Book Review: Sharon Tate: Recollection
The woman staring back at you from the page was a fashion icon and a rising star in her own right. By all accounts, she was a kind soul; sensitive, prone to being hurt and deeply affected by the sadness experienced by her loved ones. Yet, despite all this, the tragedy is that it’s almost next to impossible to glimpse a photo of actress Sharon Tate and not think of her brutal demise in August 1969.
Eight months pregnant, married to director Roman Polanski and only 26 years old at the time of her death, Tate was one of the victims on the Manson Family and became the focal point in the sensationalist trial that gripped the nation and set Hollywood on edge.
Now, on the eve of the 45th anniversary of her death, Tate’s younger sister Debra has published Sharon Tate: Recollection (Running Press, 2014), a gorgeous, glossy coffee table book commemorating Sharon’s career and brimming with old newspaper clippings, family snapshots, fashion shoots and rare behind-the-scenes photos in an effort to provide a full profile of her late sister. Scattered among the images are quotes from those who knew Tate best, including Polanski (who also wrote the Forward) and former costars.
But despite remembrances from relatives and close friends, the most effective comment comes from actor Dave Draper, her costar in the 1967 beach flick, Don’t Make Waves.
“Not many people got to know Sharon Tate very well. The dear child, the beautiful woman, lived only 26 years. I met her during one of those precious years when life was brimming with promise and flooded with sunshine. We passed in the night like lost friends. I miss her today.” (p. 104-5)
The highlight of Recollection is the array of stunning images from photo shoots Tate did over the years. There’s no denying she was a beautiful woman, but she managed to make it look so natural and effortless. All the photos, in fact, portray a woman who, by all appearances, loved life and her family–although pictures of her laughing with her former lover and close friend, celebrity hairstylist Jay Sebring, add a dark element to the collection since he died alongside Tate at the hands of the Manson Family.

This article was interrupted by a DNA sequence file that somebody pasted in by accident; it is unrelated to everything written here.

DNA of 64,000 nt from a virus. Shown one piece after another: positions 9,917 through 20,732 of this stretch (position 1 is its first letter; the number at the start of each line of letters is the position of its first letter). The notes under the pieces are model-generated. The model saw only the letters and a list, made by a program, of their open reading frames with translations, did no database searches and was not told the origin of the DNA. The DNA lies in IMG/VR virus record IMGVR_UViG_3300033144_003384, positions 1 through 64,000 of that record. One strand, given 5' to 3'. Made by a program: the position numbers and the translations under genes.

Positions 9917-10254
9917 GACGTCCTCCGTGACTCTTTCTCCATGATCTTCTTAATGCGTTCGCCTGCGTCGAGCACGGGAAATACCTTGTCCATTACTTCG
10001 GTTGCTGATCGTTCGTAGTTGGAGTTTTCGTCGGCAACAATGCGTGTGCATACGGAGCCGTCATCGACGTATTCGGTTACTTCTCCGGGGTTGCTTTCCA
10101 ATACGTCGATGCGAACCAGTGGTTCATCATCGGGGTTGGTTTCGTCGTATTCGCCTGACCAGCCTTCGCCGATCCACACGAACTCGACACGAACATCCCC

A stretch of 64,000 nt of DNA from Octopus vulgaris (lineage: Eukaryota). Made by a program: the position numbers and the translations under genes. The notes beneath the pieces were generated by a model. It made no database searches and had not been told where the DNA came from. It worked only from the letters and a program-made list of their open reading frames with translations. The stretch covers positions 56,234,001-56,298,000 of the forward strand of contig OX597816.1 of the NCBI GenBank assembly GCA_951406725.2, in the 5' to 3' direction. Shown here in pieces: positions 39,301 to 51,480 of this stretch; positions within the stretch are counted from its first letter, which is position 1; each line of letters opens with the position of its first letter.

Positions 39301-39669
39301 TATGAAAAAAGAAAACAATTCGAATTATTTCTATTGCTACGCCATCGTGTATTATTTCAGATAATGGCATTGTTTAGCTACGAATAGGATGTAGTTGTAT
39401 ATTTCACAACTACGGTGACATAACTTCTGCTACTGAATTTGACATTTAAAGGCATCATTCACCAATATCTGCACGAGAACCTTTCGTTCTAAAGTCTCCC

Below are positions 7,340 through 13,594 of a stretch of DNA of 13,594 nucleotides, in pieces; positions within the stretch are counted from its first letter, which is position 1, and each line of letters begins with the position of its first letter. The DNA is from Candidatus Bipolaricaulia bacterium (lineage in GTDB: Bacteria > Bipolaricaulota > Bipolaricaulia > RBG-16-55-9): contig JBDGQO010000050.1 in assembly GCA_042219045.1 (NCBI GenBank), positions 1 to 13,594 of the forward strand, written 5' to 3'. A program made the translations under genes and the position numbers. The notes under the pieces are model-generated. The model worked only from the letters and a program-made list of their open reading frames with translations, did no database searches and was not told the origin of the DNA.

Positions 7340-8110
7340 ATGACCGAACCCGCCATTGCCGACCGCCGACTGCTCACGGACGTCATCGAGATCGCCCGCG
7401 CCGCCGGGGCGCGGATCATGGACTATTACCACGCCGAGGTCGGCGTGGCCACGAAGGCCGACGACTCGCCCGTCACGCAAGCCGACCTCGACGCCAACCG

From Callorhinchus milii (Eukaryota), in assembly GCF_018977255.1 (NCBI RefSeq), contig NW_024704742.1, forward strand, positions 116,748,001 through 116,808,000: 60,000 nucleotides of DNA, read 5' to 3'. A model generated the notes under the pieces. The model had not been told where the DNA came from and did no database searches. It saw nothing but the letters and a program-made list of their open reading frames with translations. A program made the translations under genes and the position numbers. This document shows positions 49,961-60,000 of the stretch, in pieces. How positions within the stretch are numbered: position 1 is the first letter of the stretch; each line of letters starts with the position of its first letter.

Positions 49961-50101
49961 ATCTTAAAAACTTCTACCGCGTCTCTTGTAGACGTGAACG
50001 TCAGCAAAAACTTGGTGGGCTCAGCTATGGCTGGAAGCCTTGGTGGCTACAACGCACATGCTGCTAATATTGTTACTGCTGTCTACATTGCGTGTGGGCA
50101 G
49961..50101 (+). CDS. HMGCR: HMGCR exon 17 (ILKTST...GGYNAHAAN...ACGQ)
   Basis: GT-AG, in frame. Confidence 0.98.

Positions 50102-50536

Tate most famously appeared in the 1967 camp classic, Valley of the Dolls. But it was during her guest appearances on hit TV shows such as The Beverley Hillbillies and Petticoat Junction in 1964 that she made her first indelible mark on the scene. Her first significant screen performance was alongside David Niven and Deborah Kerr in 1966’s Eye of the Devil. It’s easy to see why Debra Tate chose to dedicate multiple pages to photos from the set of the film. Sharon had relished the role and doors that it opened for her. Those who knew her best claimed she was forever grateful for the opportunity to take control of her own career.
Sharon Tate: Recollection may only be for devoted fans who would treasure her photo shoots and childhood pictures. The book is short on biographical information or profound revelations, so readers hoping for a glimpse of the real woman behind all the beauty shoots will have to look elsewhere. However, in the meantime, you can visually take in the life of a young woman on the cusp of stardom and impending motherhood. That she never achieved either is the true tragedy.
So, who is Sharon Tate? Alas, Recollection doesn’t tell us. But the testaments from her loved ones and former colleagues, all their glowing praises of her kind disposition, speak volumes.
Sharon Tate: Recollection was published by Running Press on June 6, 2014.